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Robert Merton on Regulating Derivatives

January 26, 2010

by Dan Richards

Derivatives today have a bit of a tarnished reputation.  No less than Warren Buffett has called them “financial weapons of mass destruction.” Why do they have such a bad name associated with them?

The answer can take several different forms.  Of course, there have been a number of cases of the misuse of derivatives contracts by those who didn’t really fully understand them, and that’s been documented.  There have also been misuses by fools and knaves, who were plentiful.

It also can stem from things you are not familiar with.  We tend to attach a greater fear of risk to something we don’t understand, even if it brings exactly the same amount of risk as something that we are familiar with.

It is also the case that, at some level, everything involves derivatives.  It’s almost reaching the point where you can say “derivatives are involved” and have it apply to any situation.

Derivatives trade either on an open exchange (such as the futures market or options market) or over-the-counter, where they are typically traded by banks or large financial institutions.  The facts are that throughout this crisis, all traded financial futures markets functioned flawlessly.  They functioned better than the cash markets.  In many cases, they were the only markets that were functioning for transferring risk.

If you look at the over-the-counter markets, which have been the ones that had many of the issues, the estimate (although somewhat meaningless) is that the total notional amount of derivatives is between $600 and $700 trillion – a massive number.  Of those, a vast majority were interest rate swaps, which have been used for more than a quarter of a century by banks and others to hedge their interest rate risk.  Those have functioned; I know of no cases where interest rates swaps have raised problems.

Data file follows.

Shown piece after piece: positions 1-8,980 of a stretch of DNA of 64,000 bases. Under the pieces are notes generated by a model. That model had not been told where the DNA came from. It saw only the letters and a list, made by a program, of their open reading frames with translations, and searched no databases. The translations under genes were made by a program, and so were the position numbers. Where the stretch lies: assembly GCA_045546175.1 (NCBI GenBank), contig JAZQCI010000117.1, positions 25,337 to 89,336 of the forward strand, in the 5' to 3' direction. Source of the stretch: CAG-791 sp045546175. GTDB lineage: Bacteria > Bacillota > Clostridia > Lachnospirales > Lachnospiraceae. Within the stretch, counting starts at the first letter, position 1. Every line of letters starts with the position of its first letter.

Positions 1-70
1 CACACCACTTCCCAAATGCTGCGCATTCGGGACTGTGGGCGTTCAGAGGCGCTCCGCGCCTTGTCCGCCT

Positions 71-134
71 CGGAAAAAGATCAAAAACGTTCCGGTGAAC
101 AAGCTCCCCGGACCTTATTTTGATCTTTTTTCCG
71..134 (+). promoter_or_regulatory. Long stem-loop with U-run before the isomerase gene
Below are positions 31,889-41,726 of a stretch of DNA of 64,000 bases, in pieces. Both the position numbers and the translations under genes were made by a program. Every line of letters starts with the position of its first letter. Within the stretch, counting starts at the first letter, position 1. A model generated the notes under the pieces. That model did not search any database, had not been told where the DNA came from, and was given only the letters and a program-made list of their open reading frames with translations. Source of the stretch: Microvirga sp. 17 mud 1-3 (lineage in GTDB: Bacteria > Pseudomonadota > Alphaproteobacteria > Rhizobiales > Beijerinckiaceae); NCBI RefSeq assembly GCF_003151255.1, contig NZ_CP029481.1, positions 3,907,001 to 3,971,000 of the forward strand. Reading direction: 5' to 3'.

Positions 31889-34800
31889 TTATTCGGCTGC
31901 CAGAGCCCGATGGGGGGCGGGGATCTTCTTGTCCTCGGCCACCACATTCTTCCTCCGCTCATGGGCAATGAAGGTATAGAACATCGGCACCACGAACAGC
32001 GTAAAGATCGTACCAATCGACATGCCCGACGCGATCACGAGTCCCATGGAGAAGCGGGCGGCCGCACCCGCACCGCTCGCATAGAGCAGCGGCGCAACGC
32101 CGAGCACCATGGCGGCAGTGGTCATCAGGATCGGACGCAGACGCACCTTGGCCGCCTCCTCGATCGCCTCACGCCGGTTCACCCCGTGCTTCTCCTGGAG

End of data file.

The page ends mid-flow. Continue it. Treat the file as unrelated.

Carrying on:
If you look at the derivatives with over-the-counter equities, currencies or commodities, there have been no problems.  When I say “no problems,” I could go further and say that they have been instrumental in allowing the system to continue to function during these very difficult and stressful times.

Where the problems occurred was in one set of derivatives called credit default swaps, which transfer the risk of credit.  They were one of the biggest issues that have been raised. They are also very large and the newest type of derivative.  There were issues certainly, such as with AIG, which was operating credit default swaps.  But the swaps themselves, as far as I know, did not have major problems of default.  The companies that furnished them and were using them had trouble, and we need to make that distinction.

It is important to understand that there is no financial institution in the world, including all the central banks, that can function without using the mathematical computer models of modern finance or without using derivatives.  So the issue is not that these are some side items that are new and fancy and no one understands them and maybe we ought to get rid of them or minimize them.  That is not reality.

The reality is that they are an integral and fundamental part of our system.  What we need to address is what are the issues, what are the problems, and how can we assure ourselves that we will not have those problems repeat themselves.

As is understandable in these types of crises, everyone is both very upset and does not understand everything that is going on, and everyone has found it very costly.  And they want an answer. It would be nice to be able to give one, but in many cases the facts they are working with are not even correct.